Change needed at CSL-MoWest intersection: MoWest resident

CSL engineering dept. recommends simple stop at corner: Housefather

Joel Goldenberg, The Suburban

January 23, 2013

The flashing lights stop signal at Westminster and Westover in Côte St. Luc should be dismantled and replaced with a walk signal to improve pedestrian safety, council regular Daniel Markuze told Montreal West council at the late November meeting.

The signal is located north of the Westminster hump, right at the border with Montreal West, and has been in operation since 1963.

“Right now, they’re just flashing and it’s an accident waiting to happen,” he added. “The problem is for pedestrians. We need something where you press a button and its all right for people to cross. It’s needed especially for older people. It’s dangerous there.”

Mayor Beny Masella said Montreal West originally shared the cost with Côte St. Luc to install the flashing light signal. “Côte St. Luc, from what we’re understanding, is not sure they want to replace the lights completely, which is a $200,000 job, or just to change the controller, which is a $50,000 to $60,000 job. We’ve told them we’d probably be willing to participate in the costs. They’ve done a traffic study at the intersection, they’ve collected their data and it was supposed to be presented to their council. We asked that it be presented to our council to see if all of this is warranted. We’re waiting for that data [regarding traffic volume] to get back to us so we can make a decision how we can participate.”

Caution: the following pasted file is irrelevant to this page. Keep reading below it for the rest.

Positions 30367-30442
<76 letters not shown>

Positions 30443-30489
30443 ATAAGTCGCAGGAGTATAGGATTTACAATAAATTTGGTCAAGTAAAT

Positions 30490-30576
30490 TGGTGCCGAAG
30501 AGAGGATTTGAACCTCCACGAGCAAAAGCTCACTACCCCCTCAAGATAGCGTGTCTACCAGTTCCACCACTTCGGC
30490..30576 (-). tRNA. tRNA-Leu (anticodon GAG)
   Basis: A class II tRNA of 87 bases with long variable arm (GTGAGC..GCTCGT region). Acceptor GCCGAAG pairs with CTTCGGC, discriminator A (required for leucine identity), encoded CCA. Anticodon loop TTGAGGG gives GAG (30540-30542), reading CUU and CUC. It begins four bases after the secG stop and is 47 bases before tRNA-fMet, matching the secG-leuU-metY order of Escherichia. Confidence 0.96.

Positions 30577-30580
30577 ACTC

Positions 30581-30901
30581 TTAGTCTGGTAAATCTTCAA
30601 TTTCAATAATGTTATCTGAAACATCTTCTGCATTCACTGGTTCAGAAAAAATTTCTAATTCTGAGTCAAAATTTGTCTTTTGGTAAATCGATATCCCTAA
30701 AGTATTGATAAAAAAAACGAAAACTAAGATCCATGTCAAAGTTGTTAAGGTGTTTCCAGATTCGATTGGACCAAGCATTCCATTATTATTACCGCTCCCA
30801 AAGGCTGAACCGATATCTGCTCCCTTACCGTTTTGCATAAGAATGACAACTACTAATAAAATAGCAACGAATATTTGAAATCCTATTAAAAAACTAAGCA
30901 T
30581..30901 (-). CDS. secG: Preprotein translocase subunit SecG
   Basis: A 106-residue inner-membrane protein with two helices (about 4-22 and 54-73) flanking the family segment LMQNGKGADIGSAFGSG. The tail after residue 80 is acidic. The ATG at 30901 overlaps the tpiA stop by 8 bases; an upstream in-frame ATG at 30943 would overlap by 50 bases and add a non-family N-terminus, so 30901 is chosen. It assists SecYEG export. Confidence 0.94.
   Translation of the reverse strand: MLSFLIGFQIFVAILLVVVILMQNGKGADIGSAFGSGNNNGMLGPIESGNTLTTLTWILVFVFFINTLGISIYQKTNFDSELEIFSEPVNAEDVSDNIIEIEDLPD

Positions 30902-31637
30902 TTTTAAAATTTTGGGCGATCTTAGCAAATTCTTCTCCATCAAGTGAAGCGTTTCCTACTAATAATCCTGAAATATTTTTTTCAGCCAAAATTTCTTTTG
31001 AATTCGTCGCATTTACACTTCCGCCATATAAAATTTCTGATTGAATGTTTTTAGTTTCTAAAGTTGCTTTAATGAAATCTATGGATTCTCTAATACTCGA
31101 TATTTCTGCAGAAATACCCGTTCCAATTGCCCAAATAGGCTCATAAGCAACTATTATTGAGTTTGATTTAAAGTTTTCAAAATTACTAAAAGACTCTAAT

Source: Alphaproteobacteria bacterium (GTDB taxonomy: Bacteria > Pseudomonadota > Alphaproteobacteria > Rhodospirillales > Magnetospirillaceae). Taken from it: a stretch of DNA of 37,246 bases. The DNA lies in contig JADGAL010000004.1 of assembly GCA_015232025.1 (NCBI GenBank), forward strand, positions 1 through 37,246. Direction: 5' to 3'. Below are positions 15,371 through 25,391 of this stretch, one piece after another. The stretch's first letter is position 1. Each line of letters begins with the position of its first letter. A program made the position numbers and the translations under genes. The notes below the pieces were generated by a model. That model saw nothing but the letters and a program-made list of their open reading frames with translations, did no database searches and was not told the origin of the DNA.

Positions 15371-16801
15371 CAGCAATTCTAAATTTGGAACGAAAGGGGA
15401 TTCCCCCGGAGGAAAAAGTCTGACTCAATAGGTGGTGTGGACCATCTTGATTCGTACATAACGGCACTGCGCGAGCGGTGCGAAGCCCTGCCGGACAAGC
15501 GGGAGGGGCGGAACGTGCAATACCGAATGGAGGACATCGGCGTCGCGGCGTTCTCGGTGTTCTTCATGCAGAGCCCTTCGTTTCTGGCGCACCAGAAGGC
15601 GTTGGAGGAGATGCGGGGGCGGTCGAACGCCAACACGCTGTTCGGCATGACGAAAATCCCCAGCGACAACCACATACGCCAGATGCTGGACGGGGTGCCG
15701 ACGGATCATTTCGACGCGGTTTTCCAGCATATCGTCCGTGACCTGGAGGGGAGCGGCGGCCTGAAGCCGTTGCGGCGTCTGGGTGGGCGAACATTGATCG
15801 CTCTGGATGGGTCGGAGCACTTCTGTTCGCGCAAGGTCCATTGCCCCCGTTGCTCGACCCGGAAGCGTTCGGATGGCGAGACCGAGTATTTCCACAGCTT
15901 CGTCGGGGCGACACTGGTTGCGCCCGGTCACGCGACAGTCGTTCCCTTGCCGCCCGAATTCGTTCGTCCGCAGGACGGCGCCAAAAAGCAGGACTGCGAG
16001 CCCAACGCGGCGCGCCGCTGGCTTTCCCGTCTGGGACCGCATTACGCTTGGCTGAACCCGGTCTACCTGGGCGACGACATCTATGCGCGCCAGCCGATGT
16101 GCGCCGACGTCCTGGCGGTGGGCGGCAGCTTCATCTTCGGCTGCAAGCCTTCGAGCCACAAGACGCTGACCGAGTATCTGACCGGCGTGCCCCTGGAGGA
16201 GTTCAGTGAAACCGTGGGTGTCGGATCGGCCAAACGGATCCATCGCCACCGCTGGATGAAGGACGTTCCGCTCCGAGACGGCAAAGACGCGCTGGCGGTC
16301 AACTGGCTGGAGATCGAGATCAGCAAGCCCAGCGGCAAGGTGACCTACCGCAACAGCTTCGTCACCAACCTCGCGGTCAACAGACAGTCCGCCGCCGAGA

Côte St. Luc mayor Anthony Housefather told The Suburban Friday that his city has done traffic counts at that intersection “and intends to leave this as a flashing light stop sign for now.

“All information we have is being shared with Montreal West,” the mayor explained. “The costs of this light, which are at the border of the two communities, were originally shared between the communities but Côte St. Luc has been maintaining it since installation. The costs of repairing the controller or replacing the light are not justified based on the assessment by our engineering department of the traffic at that intersection and they recommend using a simple stop. If Montreal West has other suggestions we will certainly consider them.”

Côte St. Luc Councillor Steven Erdelyi, who represents the area, said Montreal West originally installed the lights and Côte St. Luc helped pay for them and later, Côte St. Luc was in charge of their maintenance. Erdelyi said the current lights are 49 years old and need major work, and traffic studies have shown a 10 to one ratio between cars travelling on Westminster and cars on Westover. He said the data indicates a traffic light would not be necessary there, and that a regular or flashing stop sign are options. In comparison, at Côte St. Luc and Westminster where there is a button-controlled crossing such as what Markuze requested, “The ratio is roughly half and half between cars going on [the two streets]. Based on criteria from the Ministry of Transport, it doesn’t seem it’s necessary to have the traffic light” at Westover and Westminster.